Vossenkemper recommends taking a hard look at whether making the mistake was a subconscious, emotional reaction to the job. 

“Turn inward and consider ‘Do I really want to stay in this job?’ ” she says. 

Accept Consequences but Track Improvements

Recognize that there may be career consequences from your mistake, such as the denial of a bonus or a promotion or, worse, being given a demotion, Salemi says. But plan your comeback by documenting your successes going forward so you can prove to your boss that you’ve learned from your mistake and are up to the job going forward.  

Rita Zeidner is a freelance writer in Falls Church, Va.

Illustration by Mike_Kiev/iStock.

If You Get Fired, or Are About to Be …

Let’s be real: There may be no coming back from some mistakes—at least not at the company where you made them. Here’s how to best deal with a situation that can’t be mended.

Read the writing on the wall. If your relationship with your supervisor is rocky and you suspect your job is on the line, look for other opportunities.

Sharon Scibek had been unhappy in her HR job for months and was already working with a recruiter when she sent out a problematic e-mail that got her fired. Coincidentally, she had a promising interview already lined up for the day after she was terminated. It went well, and she was hired as that company’s vice president of HR. 

Negotiate your departure. Even if you’re being pushed out, there may be opportunities to regain control before the door slams shut.

Rather than allowing your employer to dictate when and how you leave, try negotiating your own terms, advises Joe Mullings, who heads a recruiting firm in Delray Beach, Fla.

“You can say, ‘Look, you don’t want to terminate me. I will resign,’ ” he says. Remind your employer that by voluntarily stepping down, you will be freeing the company from the expense of unemployment insurance—and possible future litigation, he says. 

And don’t be shy about asking for severance pay and a decent recommendation; someone in the organization may feel badly about how things turned out and be willing to give you a break.

Grieve for your job loss, briefly. Getting fired can be traumatizing, especially if it was in response to a problem you caused or failed to prevent. “Allow yourself to feel bad, but not for too long,” says Judy Schoenberg, co-founder of EvolveMe, a career strategy firm based in New York City.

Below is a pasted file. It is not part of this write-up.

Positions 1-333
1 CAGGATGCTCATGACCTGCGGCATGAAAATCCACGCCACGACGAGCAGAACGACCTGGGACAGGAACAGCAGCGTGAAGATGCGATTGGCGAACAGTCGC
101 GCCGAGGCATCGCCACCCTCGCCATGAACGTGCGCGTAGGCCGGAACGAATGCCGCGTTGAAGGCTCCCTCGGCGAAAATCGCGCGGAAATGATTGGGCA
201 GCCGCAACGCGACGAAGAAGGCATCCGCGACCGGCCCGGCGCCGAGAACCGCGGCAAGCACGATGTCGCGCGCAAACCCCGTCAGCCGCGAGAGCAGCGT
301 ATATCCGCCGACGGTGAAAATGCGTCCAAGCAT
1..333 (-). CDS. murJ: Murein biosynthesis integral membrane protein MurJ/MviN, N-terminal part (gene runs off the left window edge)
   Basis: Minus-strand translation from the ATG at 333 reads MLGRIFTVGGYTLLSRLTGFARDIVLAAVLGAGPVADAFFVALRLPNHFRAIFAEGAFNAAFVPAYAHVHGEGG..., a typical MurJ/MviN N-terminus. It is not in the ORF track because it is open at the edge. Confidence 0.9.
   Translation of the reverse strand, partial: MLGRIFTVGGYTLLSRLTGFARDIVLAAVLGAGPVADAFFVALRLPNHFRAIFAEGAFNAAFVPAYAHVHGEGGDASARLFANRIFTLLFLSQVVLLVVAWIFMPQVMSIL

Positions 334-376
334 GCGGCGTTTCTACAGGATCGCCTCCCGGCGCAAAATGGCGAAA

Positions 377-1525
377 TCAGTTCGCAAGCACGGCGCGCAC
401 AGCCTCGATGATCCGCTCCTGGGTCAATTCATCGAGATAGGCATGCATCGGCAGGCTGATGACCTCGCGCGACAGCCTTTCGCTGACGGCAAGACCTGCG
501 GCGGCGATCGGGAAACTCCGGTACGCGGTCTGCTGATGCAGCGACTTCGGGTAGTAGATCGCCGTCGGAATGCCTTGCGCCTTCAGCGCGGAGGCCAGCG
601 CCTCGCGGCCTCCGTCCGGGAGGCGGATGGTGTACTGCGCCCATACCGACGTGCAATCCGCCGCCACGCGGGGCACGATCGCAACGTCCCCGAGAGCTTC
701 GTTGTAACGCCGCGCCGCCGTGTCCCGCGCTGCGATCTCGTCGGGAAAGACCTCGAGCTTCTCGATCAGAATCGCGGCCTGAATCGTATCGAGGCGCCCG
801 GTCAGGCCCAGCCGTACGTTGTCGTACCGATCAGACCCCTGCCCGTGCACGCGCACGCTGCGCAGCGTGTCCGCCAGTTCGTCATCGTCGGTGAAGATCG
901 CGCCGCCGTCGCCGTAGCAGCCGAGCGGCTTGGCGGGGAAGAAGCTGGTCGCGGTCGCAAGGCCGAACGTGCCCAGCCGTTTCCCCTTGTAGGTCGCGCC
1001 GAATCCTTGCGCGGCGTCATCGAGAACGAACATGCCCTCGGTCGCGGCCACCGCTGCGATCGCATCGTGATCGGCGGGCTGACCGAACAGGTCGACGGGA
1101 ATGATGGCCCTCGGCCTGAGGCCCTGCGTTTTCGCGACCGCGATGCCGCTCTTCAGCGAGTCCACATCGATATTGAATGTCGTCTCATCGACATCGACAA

Women, in particular, tend to have a running narrative that includes self-defeating thoughts such as “I’m not good enough” or “I’m a fraud, and they never should have hired me,” she says. But it doesn’t help to beat yourself up endlessly. Be as kind to yourself as you would be to a friend in the same situation. And remind yourself “that nobody died and that it’s not the end of the world,” Schoenberg says.

Be truthful and positive while interviewing. Don’t volunteer information about being fired during a job interview. But don’t lie about it if you’re asked.

Avoid stumbling during an interview by creating a positive narrative in advance that focuses on what you’ve done well in your career, Schoenberg advises. Keep in mind that “you are not the mistake,” she says. “You are the accomplishments that came before.” 

Build confidence in your interviewing skills by rehearsing with someone you trust, suggests Linda Lautenberg, EvolveMe’s other co-founder. You can also practice on your own by recording yourself on Zoom or just standing in front of a mirror. “The last thing you want during an interview is to come in feeling unconfident,” Lautenberg says, “or, even worse, feeling bitter.” —R.Z.